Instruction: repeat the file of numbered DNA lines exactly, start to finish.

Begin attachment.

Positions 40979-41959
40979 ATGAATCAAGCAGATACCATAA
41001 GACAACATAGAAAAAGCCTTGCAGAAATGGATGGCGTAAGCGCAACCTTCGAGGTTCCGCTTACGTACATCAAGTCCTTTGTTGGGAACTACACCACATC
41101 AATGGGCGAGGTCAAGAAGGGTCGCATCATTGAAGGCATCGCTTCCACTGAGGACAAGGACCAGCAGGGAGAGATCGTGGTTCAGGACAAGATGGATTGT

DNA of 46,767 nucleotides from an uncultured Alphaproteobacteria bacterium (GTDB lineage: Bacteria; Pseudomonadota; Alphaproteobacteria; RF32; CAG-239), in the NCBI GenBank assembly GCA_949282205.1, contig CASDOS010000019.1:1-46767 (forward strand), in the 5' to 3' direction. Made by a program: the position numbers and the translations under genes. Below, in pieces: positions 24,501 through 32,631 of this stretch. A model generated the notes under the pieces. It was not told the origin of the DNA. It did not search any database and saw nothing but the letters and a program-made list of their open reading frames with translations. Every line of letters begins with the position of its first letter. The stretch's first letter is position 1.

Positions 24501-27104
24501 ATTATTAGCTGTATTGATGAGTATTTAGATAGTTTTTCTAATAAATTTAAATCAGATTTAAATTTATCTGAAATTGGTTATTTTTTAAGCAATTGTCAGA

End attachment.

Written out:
Positions 40979-41959
40979 ATGAATCAAGCAGATACCATAA
41001 GACAACATAGAAAAAGCCTTGCAGAAATGGATGGCGTAAGCGCAACCTTCGAGGTTCCGCTTACGTACATCAAGTCCTTTGTTGGGAACTACACCACATC
41101 AATGGGCGAGGTCAAGAAGGGTCGCATCATTGAAGGCATCGCTTCCACTGAGGACAAGGACCAGCAGGGAGAGATCGTGGTTCAGGACAAGATGGATTGT

DNA of 46,767 nucleotides from an uncultured Alphaproteobacteria bacterium (GTDB lineage: Bacteria; Pseudomonadota; Alphaproteobacteria; RF32; CAG-239), in the NCBI GenBank assembly GCA_949282205.1, contig CASDOS010000019.1:1-46767 (forward strand), in the 5' to 3' direction. Made by a program: the position numbers and the translations under genes. Below, in pieces: positions 24,501 through 32,631 of this stretch. A model generated the notes under the pieces. It was not told the origin of the DNA. It did not search any database and saw nothing but the letters and a program-made list of their open reading frames with translations. Every line of letters begins with the position of its first letter. The stretch's first letter is position 1.

Positions 24501-27104
24501 ATTATTAGCTGTATTGATGAGTATTTAGATAGTTTTTCTAATAAATTTAAATCAGATTTAAATTTATCTGAAATTGGTTATTTTTTAAGCAATTGTCAGA